Example: Peter has determined that the customer’s policy will cover this claim after speaking with the customer, photographing the damaged door, and reviewing the police report. The jewelry had clearly been stolen, the customer had chosen to add sufficient jewelry coverage to their policy, and the customer had receipts to prove the value of the jewelry, among other factors. Peter estimates that the cost of replacing the stolen jewelry will be $7,000 and that the cost of repairing the damage caused by the burglary will be $800, based on his calculations. After reviewing the customer’s claim and making recommendations to the insurance company, he suggests that they pay $7,800 in order to resolve the claim, less the $1,000 customer’s deductible.

Of course, things don’t always go according to plan; it can be difficult to determine the exact cause of a loss. The insured may not always agree with the amount of compensation offered by the adjuster in a settlement. The adjuster also serves as a negotiator in the case of a dispute. Despite the fact that they are working on behalf of the insurer, they aim to ensure that both parties are satisfied with the settlement. It’s a delicate balancing act to strike.

Depending on the insurance firm (or insurer) for whom they work, an adjuster may approach claims in a different way. Under explicit settlement methods, some adjusters, for example, may be authorized to payout small claims more swiftly than others.

Public institutions, such as state governments or major cities that receive a considerable number of claims are more likely to have their own claims adjustment departments. There is no difference between the negotiation process with government insurance adjusters and the negotiation process with private insurance adjusters. The only significant difference between bargaining with a private claims adjuster and negotiating with a government insurance adjuster is that if a claim eventually ends up in court, judges and juries are not as generous in awarding damages with public funds.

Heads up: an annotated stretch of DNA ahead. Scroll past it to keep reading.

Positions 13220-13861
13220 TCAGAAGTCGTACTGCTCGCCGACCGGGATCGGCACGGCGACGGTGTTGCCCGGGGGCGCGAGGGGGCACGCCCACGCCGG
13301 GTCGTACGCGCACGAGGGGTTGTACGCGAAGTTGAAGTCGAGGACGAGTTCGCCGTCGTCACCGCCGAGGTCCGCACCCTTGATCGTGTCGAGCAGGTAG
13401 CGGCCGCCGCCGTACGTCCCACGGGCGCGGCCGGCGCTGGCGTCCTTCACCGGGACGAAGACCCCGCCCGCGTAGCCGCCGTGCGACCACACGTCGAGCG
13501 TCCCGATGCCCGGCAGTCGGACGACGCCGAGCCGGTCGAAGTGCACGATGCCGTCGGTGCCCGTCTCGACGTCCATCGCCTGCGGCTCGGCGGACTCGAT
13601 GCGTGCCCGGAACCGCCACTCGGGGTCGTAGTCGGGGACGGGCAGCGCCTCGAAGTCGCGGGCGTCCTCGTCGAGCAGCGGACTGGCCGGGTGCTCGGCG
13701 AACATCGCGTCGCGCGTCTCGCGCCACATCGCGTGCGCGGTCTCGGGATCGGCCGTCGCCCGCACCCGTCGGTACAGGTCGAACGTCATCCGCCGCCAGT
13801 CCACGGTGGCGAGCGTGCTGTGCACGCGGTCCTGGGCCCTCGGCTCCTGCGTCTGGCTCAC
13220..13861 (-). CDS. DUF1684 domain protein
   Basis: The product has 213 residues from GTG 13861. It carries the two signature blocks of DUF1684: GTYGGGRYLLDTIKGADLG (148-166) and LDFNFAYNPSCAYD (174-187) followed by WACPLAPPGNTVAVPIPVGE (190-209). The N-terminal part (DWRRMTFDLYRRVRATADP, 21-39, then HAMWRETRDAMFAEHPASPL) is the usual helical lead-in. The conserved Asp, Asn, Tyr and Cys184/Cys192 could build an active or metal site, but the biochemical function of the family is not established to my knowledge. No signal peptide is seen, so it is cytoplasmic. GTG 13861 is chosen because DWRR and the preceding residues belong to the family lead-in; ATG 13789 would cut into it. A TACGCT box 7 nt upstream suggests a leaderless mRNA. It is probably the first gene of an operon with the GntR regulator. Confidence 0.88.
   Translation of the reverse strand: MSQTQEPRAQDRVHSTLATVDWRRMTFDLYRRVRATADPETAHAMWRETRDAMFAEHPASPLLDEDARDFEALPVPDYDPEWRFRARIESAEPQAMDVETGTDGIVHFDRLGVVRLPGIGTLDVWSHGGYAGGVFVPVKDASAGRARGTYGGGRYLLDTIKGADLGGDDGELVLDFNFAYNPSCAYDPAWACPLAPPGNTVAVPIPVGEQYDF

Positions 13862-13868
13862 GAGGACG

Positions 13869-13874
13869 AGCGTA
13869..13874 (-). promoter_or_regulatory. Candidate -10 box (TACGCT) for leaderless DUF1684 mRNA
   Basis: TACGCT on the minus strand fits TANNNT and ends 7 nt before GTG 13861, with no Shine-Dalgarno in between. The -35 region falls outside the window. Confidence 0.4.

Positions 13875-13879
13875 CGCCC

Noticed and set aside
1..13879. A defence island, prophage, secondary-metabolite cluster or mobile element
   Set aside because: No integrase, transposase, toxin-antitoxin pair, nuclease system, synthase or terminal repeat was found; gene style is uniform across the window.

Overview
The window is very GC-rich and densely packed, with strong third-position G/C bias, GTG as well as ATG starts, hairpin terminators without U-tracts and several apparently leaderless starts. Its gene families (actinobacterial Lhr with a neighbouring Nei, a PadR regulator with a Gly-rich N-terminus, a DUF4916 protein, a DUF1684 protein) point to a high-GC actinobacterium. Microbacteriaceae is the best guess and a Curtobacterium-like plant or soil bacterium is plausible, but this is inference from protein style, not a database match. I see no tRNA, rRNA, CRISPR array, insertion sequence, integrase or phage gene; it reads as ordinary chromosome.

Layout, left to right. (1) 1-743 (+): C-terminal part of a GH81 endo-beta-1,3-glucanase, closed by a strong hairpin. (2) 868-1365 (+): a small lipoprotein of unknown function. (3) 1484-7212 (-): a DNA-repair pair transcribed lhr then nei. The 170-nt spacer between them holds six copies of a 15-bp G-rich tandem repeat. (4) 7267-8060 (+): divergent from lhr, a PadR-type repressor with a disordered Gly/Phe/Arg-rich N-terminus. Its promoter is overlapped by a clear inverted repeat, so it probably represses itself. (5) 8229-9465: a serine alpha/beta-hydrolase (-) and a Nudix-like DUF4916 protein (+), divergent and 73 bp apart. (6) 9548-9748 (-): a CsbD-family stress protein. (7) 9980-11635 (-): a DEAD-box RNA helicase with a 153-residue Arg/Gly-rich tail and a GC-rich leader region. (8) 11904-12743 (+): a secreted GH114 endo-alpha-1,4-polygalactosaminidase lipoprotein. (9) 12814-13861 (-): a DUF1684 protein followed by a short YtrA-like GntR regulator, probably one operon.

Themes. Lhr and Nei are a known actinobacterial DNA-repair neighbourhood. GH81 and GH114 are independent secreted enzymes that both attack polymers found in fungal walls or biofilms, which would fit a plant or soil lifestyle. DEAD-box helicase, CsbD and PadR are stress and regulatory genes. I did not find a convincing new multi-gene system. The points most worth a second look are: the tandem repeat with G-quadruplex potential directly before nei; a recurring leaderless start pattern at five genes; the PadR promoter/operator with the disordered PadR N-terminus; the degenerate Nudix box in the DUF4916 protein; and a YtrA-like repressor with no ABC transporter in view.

As a result, government entity adjusters tend to be more conservative with settlement funds than commercial insurance adjusters in general. Generally speaking, if you have a claim against a public entity, you may expect your settlement to be 10 percent to 25 percent cheaper than if your claim was against a private business. (Contact your state’s attorney general for information on filing a lawsuit against the government for personal injury.)

Even if you have not filed a personal injury lawsuit, it is possible that you will be contacted by an attorney (rather than a claims adjuster) to discuss the details of your claim. Self-insured corporations and some insurance firms that do not have a local claims office may employ either their own in-house counsel or a local attorney to serve as a claims adjuster in certain circumstances. Additionally, government institutions such as cities, counties, and states may employ assistant city, county, or state attorneys who deal directly with accident claims before they reach the courtroom.

In the event that an attorney is managing your claim rather than an insurance adjuster, don’t be alarmed. In the claims negotiating process, a lawyer cannot perform any functions that are distinct from those performed by a non-attorney insurance adjuster. A lawyer may be able to bluff a little more than an insurance adjuster when it comes to the law involving negligence and responsibility, but there are simple strategies for calling that type of bluff.

Your own insurance agent will not negotiate a settlement on your behalf if you submit a claim under your own automobile collision, uninsured, or underinsured motorist coverage. All an agent can do is refer your claim to the claims department, after which it is out of the agent’s control totally. You will then enter into a settlement negotiation with a claims adjuster, who will be representing the company rather than you in the process.

How does an insurance adjuster settle the claims?

Insurance adjusters’ success is measured not only by how little money they spend on settlements but also by how quickly they resolve claims. Most adjusters receive between 50 and 100 new claims every month. Each month, they must settle that many claims—a process known as “clearing” or “closing” a claim file. Also, their performance is evaluated based on the number of claims they can resolve on their own without involving supervisors or insurance company attorneys. Once an adjuster determines that you understand the range of value for your claim, the adjuster is unlikely to stall your claim.

Throughout the bargaining process, you will discover that you are far more knowledgeable about your claim than the adjuster is. Insurance claims adjusters, with the exception of those assigned to the most complex situations, lack special legal or medical qualifications. And the majority lack the time or resources necessary to thoroughly analyze or study your claim.